Industry Report: Green Production - no (false) excuses! II, Berlinale Co-Production Market
Green Film Shooting: Sustainability Reloaded
by Birgit Heidsiek
- Sustainable production can be cost-efficient, as filmmakers and producers pointed out at Green Film Shooting's third Green Production Panel at the Berlinale
(l-r) German filmmaker Carl Fechner, British filmmaker/futurist Maxim Jago, New York-based producer Lydia Dean Pilcher, Green Film Shooting publisher Birgit Heidsiek, Ecoprod consultant Joanna Gallardo, Trentino Fim Commission Manager Luca Ferrario, Bavaria Film CTO Thorsten Hoppe, Hamburg Film Commissioner Christiane Dopp, MFG member Robert Lanig (© Bildschön)
Green production isn’t necessarily more expensive but can even save money, as various producers and filmmakers pointed at the third Green Production Panel "Sustainability Reloaded", which Green Film Shooting hosted in partnership with Filmförderung Hamburg Schleswig-Holstein and the MFG Baden-Württemberg at the 67th Berlin International Film Festival.
"When we shot Queen of Katwe in Uganda and Johannesburg, we saved 37,000 water bottles, which translated into $17,000 in savings," said Lydia Dean Pilcher, PGA Greenmember and producer of the Disney feature Queen of Katwe by Mira Nair. "One of the things we producers in the US always get hit with is that it costs too much money to go green because it requires us to pay for disposable items and to hire an eco supervisor." But according to the cost-benefit analysis (http://www.greenproductionguide.com/) by New York-based eco supervisor Emillie O'Brien, going green can actually be a cost benefit. "If anybody thinks it is not the right thing to do, it is at least profitable to do," emphasised Pilcher.
Italian writer-director Renzo Carbonera shot his first feature film, Resina, in an environmentally friendly way in Trentino in the summer of 2016. The filmmaker decided to go green even before the Trentino Film Commission launched the T-Green Film Rating system that provides financial support for sustainable film productions. "In our case, it was an economic advantage as well as a way to create a connection with the local people from the small village. They were all happy to work with us and to follow our green protocol," said Carbonera.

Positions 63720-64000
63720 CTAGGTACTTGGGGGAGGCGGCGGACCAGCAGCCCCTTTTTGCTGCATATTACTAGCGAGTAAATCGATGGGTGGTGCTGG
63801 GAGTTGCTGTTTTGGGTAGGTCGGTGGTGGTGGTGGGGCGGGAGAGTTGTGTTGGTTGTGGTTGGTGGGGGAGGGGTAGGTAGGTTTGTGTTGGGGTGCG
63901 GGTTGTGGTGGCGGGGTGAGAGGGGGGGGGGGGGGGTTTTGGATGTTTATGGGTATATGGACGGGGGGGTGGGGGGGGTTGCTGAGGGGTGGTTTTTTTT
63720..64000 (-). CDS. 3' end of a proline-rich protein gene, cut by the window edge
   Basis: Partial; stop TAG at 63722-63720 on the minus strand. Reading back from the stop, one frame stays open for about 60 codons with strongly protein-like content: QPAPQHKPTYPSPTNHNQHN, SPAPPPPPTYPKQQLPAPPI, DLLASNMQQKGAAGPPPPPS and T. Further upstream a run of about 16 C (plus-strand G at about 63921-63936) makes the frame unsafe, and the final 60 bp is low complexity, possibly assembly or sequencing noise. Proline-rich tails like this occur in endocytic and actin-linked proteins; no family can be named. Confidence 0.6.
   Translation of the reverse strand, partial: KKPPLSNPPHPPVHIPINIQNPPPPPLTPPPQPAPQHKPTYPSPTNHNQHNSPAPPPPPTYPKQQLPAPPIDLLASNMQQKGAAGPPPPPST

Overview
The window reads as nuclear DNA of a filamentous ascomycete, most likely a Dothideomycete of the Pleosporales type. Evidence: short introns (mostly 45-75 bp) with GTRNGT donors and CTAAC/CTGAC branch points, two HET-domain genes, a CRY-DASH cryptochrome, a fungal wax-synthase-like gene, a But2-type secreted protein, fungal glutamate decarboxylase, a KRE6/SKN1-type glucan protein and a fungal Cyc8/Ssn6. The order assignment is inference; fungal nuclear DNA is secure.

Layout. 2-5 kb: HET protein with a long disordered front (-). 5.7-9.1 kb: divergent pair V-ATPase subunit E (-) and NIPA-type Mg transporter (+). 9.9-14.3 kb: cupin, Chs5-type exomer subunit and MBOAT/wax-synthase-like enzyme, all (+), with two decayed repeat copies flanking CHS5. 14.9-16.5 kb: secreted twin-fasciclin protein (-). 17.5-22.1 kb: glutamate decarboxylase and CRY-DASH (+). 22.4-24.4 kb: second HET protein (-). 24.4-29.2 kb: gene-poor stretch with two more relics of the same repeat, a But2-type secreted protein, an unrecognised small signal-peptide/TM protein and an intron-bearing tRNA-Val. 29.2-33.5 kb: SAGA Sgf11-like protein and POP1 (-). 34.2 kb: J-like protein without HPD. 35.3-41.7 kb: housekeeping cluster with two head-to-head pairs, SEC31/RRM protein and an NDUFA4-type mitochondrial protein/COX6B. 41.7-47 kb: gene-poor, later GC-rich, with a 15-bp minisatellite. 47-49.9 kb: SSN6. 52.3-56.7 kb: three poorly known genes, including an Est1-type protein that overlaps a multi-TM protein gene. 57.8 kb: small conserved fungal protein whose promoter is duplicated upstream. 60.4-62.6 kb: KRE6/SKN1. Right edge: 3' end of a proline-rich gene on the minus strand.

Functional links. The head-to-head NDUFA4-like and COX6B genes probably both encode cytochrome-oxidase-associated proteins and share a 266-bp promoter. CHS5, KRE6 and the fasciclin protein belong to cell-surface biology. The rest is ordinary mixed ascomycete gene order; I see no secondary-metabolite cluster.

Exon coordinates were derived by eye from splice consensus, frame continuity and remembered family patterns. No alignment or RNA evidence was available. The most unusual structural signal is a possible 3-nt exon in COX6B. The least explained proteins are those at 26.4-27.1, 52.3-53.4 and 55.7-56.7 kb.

For award-winning German director-producer Carl A Fechner (Power to Change), who has been producing all of his films in a sustainable way for the last two decades, it is more a question of conviction than one of money. "It is not necessary for a film fund to provide productions with any kind of incentive to go green, because we don’t need any additional money for a green production," underlined Fechner. "You have to decide if you want to go green or if you don’t want to. It is as simple as that."
"During each second, at every moment, we have the possibility to make a decision. Where we used plastic bottles in the past, now we can use cups that are made of bamboo or some other kind of material," said British filmmaker Maxim Jago (Theft Unexpected), who is preparing the first sustainably produced VR film. "At every moment, we are free to decide that we are not going to destroy the environment. By having a relationship with the environment, we become aware. And through awareness, we change!"
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